How to Enforce a County Court Money Judgment (CCJ)

So, you’ve obtained a County Court Judgment (or “CCJ”).  What now?

Obtaining a Judgment and / or costs order against a Debtor is often unfortunately only the first step in recovering the sums owed to you. If the Judgment itself didn’t encourage the debtor to pay, you may need to take steps to enforce the Judgment. The type of enforcement action you can choose will depend on the Debtor’s circumstances, or at least what you know or can find out about them.  It is therefore crucial to know your Debtor to maximise your chances of making a recovery.

This article is designed to give you a snapshot of some of the options available to you in enforcing a County Court Judgment.

High Court enforcement

If you have obtained Judgment for a debt of over £600, and your debt is not regulated by the Consumer Credit Act, High Court enforcement can be a valuable option for recovery.  This is the process of transferring up the Judgment from the County Court to the High Court to obtain a writ of control. High Court Enforcement Officers (“HCEO’s”) can then take steps to enforce the debt by making attendances on the debtor in order to seize and sell goods to settle the debt and costs owed. Using HCEO’s is by far the most effective way to encourage immediate payment from a Debtor and HCEO’s are paid on results so they have an incentive to recover the debt for you. High Court enforcement of a CCJ can also be used simultaneously with any of the other enforcement or security options mentioned below.

Attachment of earnings order

Where a Debtor is working (i.e. not self-employed, unemployed or receiving only pension income) and you know the name and address of their employer, an Attachment of Earnings Order can require the Debtor’s employer to deduct instalment payments from the Debtor’s salary and pay them directly to you.  In bypassing the Debtor you pass the liability of ensuring that the ordered instalments are made on time to the Debtor’s employer. This may not be appropriate in all situations, because information on the Debtor’s income and employer will be key in making the lengthy application to enforce your County Court Judgment (CCJ).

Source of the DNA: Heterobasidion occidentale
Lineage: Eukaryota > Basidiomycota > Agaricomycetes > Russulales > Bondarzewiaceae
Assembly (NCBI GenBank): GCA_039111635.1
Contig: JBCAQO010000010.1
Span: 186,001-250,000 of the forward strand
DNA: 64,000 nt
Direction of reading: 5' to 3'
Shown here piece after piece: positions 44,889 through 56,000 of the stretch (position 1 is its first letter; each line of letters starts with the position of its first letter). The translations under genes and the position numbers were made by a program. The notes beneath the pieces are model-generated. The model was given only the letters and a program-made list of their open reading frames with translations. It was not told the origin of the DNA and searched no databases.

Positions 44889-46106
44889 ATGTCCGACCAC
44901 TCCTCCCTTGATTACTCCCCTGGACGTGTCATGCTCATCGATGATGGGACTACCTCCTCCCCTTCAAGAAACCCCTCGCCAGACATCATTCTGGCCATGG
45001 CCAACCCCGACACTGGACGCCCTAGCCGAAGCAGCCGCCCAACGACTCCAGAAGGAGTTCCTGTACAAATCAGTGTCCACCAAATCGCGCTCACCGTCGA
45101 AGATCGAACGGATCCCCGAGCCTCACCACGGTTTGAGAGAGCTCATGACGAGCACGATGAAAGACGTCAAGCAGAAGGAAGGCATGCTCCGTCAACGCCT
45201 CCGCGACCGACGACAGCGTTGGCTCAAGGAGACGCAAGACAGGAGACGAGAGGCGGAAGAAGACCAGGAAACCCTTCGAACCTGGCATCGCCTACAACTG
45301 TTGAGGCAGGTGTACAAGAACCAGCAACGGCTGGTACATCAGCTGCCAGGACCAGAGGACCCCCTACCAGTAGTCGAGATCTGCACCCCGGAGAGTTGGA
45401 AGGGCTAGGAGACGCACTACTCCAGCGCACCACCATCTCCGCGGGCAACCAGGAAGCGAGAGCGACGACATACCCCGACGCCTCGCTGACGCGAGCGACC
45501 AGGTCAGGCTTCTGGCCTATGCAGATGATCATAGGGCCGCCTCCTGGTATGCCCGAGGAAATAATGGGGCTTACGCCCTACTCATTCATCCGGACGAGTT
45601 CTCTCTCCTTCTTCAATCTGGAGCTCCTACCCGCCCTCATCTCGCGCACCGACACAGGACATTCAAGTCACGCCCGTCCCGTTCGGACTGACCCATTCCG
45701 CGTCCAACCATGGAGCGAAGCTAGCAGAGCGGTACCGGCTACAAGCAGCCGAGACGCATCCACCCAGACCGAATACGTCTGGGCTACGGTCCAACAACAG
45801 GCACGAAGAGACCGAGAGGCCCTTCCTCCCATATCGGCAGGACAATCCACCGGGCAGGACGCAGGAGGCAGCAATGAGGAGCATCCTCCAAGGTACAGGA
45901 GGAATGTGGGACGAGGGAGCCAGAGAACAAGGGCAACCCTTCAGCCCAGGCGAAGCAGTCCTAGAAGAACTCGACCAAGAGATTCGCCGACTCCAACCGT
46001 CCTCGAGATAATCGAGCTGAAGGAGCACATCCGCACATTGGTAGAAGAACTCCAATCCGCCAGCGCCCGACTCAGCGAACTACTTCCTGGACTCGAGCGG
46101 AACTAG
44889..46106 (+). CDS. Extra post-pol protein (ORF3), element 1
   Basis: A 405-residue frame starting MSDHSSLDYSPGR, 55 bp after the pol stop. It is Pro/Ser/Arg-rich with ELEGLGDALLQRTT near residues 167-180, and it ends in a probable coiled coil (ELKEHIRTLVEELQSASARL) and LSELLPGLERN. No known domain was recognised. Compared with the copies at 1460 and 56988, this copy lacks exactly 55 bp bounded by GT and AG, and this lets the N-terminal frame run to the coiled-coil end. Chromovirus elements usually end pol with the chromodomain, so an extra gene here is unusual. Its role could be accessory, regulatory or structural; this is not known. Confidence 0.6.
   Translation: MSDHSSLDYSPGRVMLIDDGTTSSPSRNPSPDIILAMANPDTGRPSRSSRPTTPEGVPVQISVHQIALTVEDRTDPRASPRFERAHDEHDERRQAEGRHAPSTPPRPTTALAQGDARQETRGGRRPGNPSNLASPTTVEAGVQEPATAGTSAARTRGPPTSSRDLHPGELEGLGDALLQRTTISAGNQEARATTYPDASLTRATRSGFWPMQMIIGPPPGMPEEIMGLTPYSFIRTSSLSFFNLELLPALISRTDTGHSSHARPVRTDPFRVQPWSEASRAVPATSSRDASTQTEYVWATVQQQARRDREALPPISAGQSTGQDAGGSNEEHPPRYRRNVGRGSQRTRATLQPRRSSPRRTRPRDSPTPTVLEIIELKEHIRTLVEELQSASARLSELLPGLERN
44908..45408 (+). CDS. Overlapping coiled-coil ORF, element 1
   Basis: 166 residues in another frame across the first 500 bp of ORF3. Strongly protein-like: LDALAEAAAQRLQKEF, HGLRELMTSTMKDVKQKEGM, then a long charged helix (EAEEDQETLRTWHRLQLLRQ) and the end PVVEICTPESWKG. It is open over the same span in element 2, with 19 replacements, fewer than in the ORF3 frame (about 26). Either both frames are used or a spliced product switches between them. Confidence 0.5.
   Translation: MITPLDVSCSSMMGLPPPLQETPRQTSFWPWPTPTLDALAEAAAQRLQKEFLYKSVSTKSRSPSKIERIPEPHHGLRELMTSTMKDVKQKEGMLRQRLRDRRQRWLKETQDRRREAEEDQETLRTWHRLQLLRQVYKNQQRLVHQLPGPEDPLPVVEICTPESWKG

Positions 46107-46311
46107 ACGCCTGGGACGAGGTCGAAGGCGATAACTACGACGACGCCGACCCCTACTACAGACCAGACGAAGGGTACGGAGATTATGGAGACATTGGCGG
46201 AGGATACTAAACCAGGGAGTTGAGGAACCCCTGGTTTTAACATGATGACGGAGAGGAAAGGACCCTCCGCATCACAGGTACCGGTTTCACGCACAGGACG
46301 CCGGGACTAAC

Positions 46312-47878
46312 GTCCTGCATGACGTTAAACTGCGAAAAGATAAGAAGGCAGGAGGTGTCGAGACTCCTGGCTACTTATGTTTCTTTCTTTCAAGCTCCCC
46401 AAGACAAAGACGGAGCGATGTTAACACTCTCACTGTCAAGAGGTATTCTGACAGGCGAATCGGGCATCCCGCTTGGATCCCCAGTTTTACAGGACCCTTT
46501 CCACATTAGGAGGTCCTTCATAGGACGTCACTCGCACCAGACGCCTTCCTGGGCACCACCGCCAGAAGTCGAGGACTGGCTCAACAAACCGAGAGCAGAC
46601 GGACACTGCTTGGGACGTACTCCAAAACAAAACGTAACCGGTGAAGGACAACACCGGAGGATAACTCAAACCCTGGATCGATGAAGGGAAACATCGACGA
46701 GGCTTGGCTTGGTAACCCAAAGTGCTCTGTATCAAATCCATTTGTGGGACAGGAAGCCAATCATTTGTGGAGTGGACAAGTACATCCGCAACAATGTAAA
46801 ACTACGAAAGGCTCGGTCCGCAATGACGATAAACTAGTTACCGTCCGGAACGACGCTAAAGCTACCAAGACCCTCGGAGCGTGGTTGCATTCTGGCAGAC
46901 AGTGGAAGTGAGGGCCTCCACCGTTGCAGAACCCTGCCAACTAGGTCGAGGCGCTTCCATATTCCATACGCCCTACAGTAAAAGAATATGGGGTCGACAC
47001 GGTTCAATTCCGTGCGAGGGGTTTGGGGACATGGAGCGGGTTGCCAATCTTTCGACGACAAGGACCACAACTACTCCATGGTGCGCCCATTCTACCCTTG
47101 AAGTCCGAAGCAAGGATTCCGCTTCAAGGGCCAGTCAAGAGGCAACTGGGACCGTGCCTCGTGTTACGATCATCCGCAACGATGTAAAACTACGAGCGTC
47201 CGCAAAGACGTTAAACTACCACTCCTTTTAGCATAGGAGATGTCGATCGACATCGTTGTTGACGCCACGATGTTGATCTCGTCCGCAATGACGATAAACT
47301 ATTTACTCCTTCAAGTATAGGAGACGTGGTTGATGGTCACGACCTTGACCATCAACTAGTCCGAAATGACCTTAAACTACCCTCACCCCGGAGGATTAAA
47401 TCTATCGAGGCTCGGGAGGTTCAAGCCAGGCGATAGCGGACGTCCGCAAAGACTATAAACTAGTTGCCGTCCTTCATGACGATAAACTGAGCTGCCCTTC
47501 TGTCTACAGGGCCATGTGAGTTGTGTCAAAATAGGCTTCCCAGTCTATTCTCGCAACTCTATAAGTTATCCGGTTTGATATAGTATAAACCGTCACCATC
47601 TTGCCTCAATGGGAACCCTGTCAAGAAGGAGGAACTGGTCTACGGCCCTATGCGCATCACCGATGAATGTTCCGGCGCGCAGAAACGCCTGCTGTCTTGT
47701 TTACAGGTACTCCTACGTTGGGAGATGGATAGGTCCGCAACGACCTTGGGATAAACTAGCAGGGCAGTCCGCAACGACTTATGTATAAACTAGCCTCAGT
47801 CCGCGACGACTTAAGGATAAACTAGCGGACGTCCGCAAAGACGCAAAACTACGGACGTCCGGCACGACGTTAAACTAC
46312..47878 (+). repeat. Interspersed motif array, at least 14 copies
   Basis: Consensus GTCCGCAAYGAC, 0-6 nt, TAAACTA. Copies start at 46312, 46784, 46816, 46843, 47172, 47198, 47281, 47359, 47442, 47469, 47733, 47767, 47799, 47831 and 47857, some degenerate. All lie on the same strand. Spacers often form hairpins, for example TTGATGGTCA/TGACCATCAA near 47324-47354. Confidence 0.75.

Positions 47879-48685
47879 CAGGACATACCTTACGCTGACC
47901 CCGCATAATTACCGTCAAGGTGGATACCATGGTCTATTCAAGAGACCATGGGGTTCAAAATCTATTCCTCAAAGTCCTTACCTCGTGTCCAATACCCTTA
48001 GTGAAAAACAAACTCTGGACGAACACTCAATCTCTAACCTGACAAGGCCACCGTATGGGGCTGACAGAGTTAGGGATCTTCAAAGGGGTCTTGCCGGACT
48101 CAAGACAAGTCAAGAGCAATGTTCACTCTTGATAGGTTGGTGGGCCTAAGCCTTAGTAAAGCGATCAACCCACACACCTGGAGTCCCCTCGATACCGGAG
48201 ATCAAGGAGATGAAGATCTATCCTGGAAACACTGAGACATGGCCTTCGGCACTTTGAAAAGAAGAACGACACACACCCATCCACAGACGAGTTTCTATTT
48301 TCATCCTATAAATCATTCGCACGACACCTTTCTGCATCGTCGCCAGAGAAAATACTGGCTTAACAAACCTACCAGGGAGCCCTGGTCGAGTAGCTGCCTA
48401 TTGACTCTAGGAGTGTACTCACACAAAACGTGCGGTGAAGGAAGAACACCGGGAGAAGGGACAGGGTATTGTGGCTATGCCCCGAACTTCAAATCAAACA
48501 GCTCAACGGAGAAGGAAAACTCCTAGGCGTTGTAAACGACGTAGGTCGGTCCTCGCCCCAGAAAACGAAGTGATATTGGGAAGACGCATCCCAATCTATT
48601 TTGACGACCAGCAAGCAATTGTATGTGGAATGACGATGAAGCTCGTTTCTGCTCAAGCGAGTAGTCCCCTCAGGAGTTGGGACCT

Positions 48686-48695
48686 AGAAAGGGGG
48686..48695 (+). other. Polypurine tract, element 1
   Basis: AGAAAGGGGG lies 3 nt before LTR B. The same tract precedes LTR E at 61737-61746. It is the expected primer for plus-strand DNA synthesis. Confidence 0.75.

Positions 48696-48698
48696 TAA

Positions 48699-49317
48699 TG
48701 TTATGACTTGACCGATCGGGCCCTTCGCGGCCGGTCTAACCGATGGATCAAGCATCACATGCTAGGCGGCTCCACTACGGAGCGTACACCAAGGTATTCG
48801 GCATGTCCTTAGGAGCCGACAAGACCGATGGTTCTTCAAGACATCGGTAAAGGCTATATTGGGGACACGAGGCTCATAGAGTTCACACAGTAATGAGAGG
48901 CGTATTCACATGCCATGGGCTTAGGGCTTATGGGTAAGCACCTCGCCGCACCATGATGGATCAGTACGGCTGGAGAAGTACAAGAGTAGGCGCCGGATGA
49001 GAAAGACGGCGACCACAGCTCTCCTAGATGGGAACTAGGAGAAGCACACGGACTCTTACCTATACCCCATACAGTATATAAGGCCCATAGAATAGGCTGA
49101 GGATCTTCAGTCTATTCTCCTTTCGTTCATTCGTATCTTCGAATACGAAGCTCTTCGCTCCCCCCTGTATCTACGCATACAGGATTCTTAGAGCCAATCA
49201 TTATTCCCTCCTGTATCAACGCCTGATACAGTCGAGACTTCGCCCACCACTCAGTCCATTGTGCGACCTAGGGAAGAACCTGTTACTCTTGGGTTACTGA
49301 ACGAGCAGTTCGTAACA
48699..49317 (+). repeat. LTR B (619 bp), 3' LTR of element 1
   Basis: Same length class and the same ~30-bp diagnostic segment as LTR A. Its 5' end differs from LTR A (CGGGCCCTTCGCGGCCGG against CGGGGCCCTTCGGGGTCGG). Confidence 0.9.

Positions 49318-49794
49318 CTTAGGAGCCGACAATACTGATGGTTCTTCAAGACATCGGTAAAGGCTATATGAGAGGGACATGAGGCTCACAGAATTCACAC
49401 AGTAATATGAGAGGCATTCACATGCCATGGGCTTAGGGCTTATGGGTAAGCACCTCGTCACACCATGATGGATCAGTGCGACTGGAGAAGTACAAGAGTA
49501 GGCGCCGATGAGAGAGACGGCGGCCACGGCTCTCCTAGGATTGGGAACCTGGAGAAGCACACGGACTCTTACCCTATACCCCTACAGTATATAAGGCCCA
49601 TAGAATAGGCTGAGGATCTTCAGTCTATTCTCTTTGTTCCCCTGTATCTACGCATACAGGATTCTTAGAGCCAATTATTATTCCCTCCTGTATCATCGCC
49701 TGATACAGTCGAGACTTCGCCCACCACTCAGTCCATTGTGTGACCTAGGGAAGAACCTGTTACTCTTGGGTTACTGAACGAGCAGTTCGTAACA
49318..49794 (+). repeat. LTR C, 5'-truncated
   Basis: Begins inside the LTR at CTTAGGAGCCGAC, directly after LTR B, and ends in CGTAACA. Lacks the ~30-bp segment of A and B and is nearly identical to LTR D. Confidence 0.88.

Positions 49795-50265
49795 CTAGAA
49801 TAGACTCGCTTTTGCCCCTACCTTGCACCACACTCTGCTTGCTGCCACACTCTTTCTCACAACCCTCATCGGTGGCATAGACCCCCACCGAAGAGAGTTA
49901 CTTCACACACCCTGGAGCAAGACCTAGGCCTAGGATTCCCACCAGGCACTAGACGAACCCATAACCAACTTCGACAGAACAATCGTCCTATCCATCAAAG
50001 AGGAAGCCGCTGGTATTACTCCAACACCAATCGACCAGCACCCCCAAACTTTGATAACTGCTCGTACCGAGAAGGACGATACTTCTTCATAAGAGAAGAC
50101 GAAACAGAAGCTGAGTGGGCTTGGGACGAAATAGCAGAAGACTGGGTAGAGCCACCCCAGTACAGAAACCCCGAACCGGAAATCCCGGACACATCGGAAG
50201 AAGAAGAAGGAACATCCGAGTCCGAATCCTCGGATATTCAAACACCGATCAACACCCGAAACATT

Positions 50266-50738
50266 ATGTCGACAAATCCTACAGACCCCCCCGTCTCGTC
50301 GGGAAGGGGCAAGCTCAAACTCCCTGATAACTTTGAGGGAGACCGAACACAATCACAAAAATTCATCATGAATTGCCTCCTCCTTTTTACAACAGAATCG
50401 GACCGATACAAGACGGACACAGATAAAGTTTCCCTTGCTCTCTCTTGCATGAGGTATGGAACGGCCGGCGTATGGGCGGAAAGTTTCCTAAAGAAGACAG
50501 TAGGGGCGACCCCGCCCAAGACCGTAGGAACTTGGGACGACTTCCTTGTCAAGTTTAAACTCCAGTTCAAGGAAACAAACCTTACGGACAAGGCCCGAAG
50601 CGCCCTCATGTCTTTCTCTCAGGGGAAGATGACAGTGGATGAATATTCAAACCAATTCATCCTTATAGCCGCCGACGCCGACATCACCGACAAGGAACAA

Third Party Debt Order (“TPDO”)

If you know that a third party (such as a bank) owes money to your Debtor, it is possible to obtain an order requiring the third party to pay that money to you instead.  This TPDO initially freezes the sums that are owed to you, that are in the hands of a third party and prevents the Debtor from using the money until the Court decides if the frozen assets should be used to settle the debt owed.  Third Party Debt Orders are not used very often as they can be tricky and time consuming, however there are circumstances where this option can be very useful

Order to Attend Court for Questioning

Whilst not strictly an enforcement option, this option is a means to deciding which other enforcement option is the most appropriate. This Order does not require the Debtor to make payment, however it can be a useful tool to uncover information regarding the Debtor’s assets, employment status and other information that might factor into your decision regarding which CCJ enforcement option to use.  If obtained, this order will require the Debtor to attend Court to answer formal questions regarding their income, assets and expenditure.  If they fail to attend when ordered they can be sent to prison for a short period for contempt of Court.

Charging order

If the Debtor owns property e.g., a house or land, we can take steps to secure the Judgment debt against their interest in the property. Once registered, although it does not guarantee immediate payment, your position as a creditor is secured as a restriction against any equity in the property. You can then sit back and wait for the debtor to sell the property, or progress with an order for sale if and when appropriate.  Charging Orders can also be obtained against other assets belonging to the Debtor such as shares, or other securities.  Please contact us for further advice regarding this option.

Bankruptcy / Winding Up Proceedings

If the Debtor is an individual and the debt owed is more than £5,000, applying for the Debtor’s Bankruptcy may also be an option.  Likewise, if the Debtor is a company and the debt owed is £750 or more, proceedings can be issued to wind up the company.  More often than not the threat of bankruptcy or winding up proceedings is enough to prompt the Debtor to make payment of the debt, or at the very least payment proposals.  Please contact us to discuss the Insolvency options available to you.

We hope this guide on how to enforce a County Court Judgment (CCJ) has been useful. Please contact our Dispute Resolution Team for further advice and to discuss your available options.

Kitsons Solicitors - Heather Buttifant

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    About the author

    Kitsons Solicitors - Heather Buttifant

    Heather ButtifantTrainee Solicitor

    Heather is a Trainee Solicitor in our Commercial Property team

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